The story of Tri-Star in Uganda is basically the same story of exploitation and destruction of nascent indigenous industries, plunder of abundant human and material resources and another example of how African governments have squandered the peoples´ resources in order to curry favor with Washington. Lowery Museveni´s Ugandan government promoted Tri-Star in order to cash in on AGOA. During its operation, Tri Star imported fabric from Asia and then made finished clothing products for US markets, even though there is ample cotton in Uganda. Instead of investing Uganda´s resources on establishing milling factories, the Government of Uganda chose instead to do what was the quickest and best option for US importers. The expectations were high. According to a report published by the BBC in 2004:

“…The Tri-Star apparel factory in the Kampala suburb of Bugolobi is bright and clean. Large motivational signs urge staff to build the nation. Banners on the wall read “Made in Uganda, sold in USA”…Tri-Star supplies clothes to a range of US companies…There are more than 2,000 workers at the site, stitching clothes to sell to American companies such as Wal-Mart, JC Penney and Target…”

Judy Auma, a Uganda based Staff Writer for African Executive wrote the following about Tri Star, in a January 2007 article:

“…The factory, which was launched 5 years ago, received high government support and was viewed as an opportunity for Uganda to exploit USA´s tariff and quota free market. Ugandans were made to believe the establishment would not only nurture a rich and stable market for Uganda´s struggling cotton farmers, but also become a reliable source of employment…Since its inception, the factory has neither bought a single bail of Uganda´s local cotton nor exported a stitch from locally produced fabric. Worse still, it has promoted nearly zero growth in terms of employment and the development of the cotton sector…”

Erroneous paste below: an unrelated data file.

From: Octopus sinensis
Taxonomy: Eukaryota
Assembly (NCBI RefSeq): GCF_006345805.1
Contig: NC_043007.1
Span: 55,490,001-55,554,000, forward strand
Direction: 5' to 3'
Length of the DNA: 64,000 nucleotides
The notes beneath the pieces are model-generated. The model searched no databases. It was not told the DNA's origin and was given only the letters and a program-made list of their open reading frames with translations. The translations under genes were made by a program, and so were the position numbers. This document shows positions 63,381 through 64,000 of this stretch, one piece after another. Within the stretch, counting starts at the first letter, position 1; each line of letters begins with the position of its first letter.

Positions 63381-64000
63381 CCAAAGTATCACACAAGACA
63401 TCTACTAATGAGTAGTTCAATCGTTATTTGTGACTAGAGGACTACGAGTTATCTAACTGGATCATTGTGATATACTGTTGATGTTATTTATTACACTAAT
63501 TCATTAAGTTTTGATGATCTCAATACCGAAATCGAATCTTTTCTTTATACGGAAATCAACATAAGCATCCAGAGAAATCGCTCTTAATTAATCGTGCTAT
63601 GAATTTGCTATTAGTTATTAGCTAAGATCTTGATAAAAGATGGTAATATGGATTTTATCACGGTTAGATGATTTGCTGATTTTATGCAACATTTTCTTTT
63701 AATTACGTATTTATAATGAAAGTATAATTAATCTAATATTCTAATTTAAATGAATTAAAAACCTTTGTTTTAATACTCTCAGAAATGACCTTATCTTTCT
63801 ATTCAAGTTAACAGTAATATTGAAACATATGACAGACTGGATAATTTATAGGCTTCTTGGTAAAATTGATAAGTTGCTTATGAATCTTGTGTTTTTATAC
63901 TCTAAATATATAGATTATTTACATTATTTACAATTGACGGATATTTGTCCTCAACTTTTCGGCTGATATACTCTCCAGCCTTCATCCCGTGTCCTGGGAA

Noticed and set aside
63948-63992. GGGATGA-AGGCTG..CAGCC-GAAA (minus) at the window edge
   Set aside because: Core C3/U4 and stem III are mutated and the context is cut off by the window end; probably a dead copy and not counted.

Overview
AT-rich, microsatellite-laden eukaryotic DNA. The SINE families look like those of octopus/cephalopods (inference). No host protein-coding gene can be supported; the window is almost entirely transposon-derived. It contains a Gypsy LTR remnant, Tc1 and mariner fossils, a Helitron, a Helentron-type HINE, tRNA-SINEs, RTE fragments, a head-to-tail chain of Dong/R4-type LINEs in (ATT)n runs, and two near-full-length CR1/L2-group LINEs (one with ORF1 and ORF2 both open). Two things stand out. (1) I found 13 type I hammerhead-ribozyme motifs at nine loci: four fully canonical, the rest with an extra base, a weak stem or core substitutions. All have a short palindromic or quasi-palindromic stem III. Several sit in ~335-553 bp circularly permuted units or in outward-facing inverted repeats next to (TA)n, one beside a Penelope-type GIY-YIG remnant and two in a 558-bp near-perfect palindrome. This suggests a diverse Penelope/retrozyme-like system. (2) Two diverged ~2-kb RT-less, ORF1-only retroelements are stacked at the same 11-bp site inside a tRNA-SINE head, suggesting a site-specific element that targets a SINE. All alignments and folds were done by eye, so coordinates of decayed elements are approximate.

The company left the country without repaying any of its debts, leaving behind a destitute workforce and an industry struggling to remain afloat.

What about Madagascar, the other nation that Frazer and company tell us benefited from AGOA? It too has not fared well. A segment of the population, again, only women, may have benefited from its textile sector, but all that is at risk today, not because of anything of their doing but because of political problems in that country that may disqualify Madagascar from the AGOA list. As for AGOA benefiting the Malagasy people, let us take a look at the statistics. A 29 March 2009 Africa Rising report says:

“…the promised AGOA benefits have not translated to a better life for Madagascar´s people. Madagascar ranks at 143 out of 179 countries measured by the United Nations´ Human Development Index Despite its economic progress on paper, the country ranks 164th in terms of gross domestic product per capital…”

Reports surfaced in June 2009 about Washington threatening to pull the plug on Madagascar´s AGOA certification. These reports said: